"So he was tried as an adult?"
"Yep. Had the bad luck to draw old Colburn Apt for a judge. Apt was severe. The Deforest were poor, they got a half-assed Public Defender from the County. Guy tried the psychologically troubled youth argument. Stupid. Judge Apt was a hard-ass; I figured the kid was going down. Then, Apt granted a continuance until spring, and the kid was released on his parents recognizance. I didn't see that at all."
"Do you know what happened?"
"I do now. Took a few years to find out. Betty Ramsey was the Court Clerk. She and a couple of the gals over at the Youth Authority ganged up on Apt. The kid was a talker, and he had a baby face. The women wanted him to have another chance. They brought in a couple of his High School teachers. The kid had good grades. They all argued with Apt not to waste him."
"And Apt bought it?"
"In a way. Found him guilty and suspended the sentence. Kid had to finish High School and go in the Army with no more trouble. Five years clean, and Apt would expunge the record. Of course records never quite get expunged. These were sealed for thirty years. Public records now, but no one was interested. Until you fellows came along."
"We have reason to believe Deforest became an officer in the Army, that he was awarded the Medal of Honor. Do you have an opinion on that?"
The old man sat a long while, tapping his chin. He sat for so long that Lavendar became restless. Finally Ramos commented.
"I doubt it. Kid was a weasel. Oh, he had the physical part, I guess, the courage, you don't slide those motorcycles at ninety miles an hour without that. But he was looking out for number one, believe me. He would never help another person. I think you got the wrong Deforest here."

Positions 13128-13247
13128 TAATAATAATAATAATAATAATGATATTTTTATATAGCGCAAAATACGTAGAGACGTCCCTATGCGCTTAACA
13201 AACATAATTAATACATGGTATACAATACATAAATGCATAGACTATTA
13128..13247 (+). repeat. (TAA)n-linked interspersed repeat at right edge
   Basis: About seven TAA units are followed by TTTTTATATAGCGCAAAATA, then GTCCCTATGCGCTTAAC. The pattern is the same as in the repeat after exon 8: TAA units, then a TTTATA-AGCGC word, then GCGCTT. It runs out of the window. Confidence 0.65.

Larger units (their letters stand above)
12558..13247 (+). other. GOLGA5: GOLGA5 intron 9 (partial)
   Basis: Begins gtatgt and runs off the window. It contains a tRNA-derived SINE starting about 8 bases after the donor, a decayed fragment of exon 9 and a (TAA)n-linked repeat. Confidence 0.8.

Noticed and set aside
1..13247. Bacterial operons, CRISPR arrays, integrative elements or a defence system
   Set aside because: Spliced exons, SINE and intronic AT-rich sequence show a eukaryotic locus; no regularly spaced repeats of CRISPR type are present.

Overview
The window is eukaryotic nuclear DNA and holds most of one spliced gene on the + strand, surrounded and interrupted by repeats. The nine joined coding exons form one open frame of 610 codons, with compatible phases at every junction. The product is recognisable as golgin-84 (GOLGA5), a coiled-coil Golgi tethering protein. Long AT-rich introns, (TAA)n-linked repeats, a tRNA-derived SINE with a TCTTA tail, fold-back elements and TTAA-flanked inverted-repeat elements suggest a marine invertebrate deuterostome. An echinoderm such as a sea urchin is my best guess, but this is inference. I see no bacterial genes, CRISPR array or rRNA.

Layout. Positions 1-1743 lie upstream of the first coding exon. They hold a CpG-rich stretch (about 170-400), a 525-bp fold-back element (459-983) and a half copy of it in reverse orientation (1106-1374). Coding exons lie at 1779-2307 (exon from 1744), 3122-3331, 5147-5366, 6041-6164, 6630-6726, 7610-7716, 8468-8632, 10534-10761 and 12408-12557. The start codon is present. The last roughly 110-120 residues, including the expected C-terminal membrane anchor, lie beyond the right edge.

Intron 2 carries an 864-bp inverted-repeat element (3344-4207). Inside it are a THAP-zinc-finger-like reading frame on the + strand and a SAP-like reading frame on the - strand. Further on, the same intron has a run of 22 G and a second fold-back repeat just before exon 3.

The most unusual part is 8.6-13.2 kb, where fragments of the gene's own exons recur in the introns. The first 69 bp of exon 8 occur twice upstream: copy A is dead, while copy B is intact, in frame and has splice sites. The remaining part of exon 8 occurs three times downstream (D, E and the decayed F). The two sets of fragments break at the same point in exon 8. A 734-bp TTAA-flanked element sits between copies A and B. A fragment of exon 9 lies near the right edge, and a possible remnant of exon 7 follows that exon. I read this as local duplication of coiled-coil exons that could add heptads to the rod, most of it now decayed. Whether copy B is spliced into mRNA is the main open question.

Lavendar raised his eyebrows knowingly and turned to the camera.
"Whispers: The Deforest Mystery. This is Leonard Lavendar reporting from Bend, Oregon."
Reiser stopped the video camera. Lavendar looked at him and shrugged.
"We may not be able to use this. It doesn't fit."
Zeke Ramos thought Lavendar was talking to him.
"Long time ago, do what you want. Doesn't matter to me."
* * *
Powerful -- Very Highly Recommended
...Author Harris pens a gripping tale in ALLEGRO'S SECRET. Al Deforest finds his youthful idealism replaced by bitterness as his military assignment kills most of the men around him without gaining enemy intelligence to justify the risks. He makes a foolish decision to collaborate with the enemy, yet later is awarded the Medal of Honor for bravery in combat and goes home a hero... The radical personality changes caused by his horrible accident provide a poignant, sympathetic note to the novel as well. His ambitious girlfriend [later wife] Mandy creates a powerful presence in the novel. Secondary characters likewise will capture the reader's attention, including Al's leaders and those with whom he served. A carefully crafted, powerfully rendered read that's impossible to put down...
Senior Editor, WordWeaving
Amazon Top 50 Reviewer
Special Reviewer, Midwest Book Reviews